Embrace this passion for new experiences and new knowledge. It will serve you well in building a happy life, and a rewarding career, one adventure at a time.
Many Mentors Can Teach You Many Things
On this lifelong journey, you will need to learn many things. And one of the most important lessons I can share with you is that if you are open, there is something you can learn from everyone around you.
Don’t assume that only people above you have things to teach. As a lawyer, for example, you can and should learn from the partners. But you can learn from other associates, paralegals and even the night secretaries doing word processing. The best mentors I’ve had, and the ones I want to emulate, taught me that everyone can contribute something.
On the very first deal that I closed on my own at Weil – one of the Enron deals – I was flown to Florida with Peggy Jones, the Firm’s senior real-estate paralegal. I was only a second-year associate, but I was the lawyer in charge, even as Peggy had decades more experience than me. So, when we had to redraft a pile of materials, I looked at Peggy and said, “What do you want to do?” The trip was a success, and the dynamic between us was wonderful, in part because I was completely appreciative of all that she had to teach me.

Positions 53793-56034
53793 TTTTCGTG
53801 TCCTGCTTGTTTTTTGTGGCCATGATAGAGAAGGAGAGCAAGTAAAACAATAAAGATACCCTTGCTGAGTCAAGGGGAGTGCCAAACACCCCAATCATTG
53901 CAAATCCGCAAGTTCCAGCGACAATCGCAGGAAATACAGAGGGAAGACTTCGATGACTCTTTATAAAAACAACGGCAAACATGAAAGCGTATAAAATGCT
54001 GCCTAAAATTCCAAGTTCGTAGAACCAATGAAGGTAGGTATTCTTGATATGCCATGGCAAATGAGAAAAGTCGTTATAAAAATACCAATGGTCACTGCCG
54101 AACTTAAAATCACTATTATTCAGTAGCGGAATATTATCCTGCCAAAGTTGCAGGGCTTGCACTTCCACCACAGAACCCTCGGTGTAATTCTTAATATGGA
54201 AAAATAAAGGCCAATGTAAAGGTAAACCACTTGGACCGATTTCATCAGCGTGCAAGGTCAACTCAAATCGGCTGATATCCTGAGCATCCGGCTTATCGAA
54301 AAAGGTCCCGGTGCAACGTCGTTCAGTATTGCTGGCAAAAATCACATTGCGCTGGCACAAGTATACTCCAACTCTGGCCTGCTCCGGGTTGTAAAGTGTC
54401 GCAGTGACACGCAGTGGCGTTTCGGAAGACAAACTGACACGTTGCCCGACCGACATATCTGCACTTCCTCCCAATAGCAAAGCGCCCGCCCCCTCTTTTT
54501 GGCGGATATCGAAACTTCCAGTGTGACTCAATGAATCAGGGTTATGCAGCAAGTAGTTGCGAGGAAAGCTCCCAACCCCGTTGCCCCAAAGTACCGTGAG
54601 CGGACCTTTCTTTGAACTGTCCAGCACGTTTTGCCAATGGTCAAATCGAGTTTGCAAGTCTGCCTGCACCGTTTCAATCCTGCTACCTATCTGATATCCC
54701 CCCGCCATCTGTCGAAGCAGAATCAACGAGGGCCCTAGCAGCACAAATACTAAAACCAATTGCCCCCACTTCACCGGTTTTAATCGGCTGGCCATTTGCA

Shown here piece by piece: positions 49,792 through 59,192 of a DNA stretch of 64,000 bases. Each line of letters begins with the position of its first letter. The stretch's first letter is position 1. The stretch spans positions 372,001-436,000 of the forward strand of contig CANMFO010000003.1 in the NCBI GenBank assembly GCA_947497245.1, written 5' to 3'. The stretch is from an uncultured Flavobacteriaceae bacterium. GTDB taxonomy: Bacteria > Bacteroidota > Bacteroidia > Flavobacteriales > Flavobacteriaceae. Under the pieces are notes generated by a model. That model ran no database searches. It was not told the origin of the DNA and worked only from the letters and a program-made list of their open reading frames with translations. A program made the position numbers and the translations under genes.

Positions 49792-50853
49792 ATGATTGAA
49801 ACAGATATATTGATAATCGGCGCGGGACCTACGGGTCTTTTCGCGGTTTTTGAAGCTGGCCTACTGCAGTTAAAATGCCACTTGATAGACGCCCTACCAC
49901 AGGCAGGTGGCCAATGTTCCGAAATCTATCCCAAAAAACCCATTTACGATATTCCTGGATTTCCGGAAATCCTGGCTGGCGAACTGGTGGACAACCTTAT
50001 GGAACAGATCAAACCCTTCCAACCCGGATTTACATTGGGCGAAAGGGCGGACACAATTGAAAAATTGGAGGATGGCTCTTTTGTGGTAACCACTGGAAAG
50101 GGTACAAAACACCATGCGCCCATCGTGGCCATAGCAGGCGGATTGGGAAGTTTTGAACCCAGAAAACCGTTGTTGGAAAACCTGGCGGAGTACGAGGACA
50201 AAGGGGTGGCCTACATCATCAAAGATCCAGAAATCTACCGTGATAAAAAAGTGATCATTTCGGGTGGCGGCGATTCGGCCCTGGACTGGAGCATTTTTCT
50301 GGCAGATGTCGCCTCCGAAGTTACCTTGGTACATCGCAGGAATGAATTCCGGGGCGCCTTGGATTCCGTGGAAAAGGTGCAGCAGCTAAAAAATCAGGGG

When I think of my very first mentor – my boss from my job before law school – I’m still inspired by the way she embraced her second career, working in nonprofit after retiring from AT&T. I still check in with her regularly, because I always love hearing what she’s doing now. She’s had a third, and now a fourth career, and to me that shows she’s always learning.
I hope that when I’m in my 60s and my 70s, I’m still seeking out interesting work, making a contribution, and most of all: learning from everyone around me.
Take Care As You Pursue Your Dreams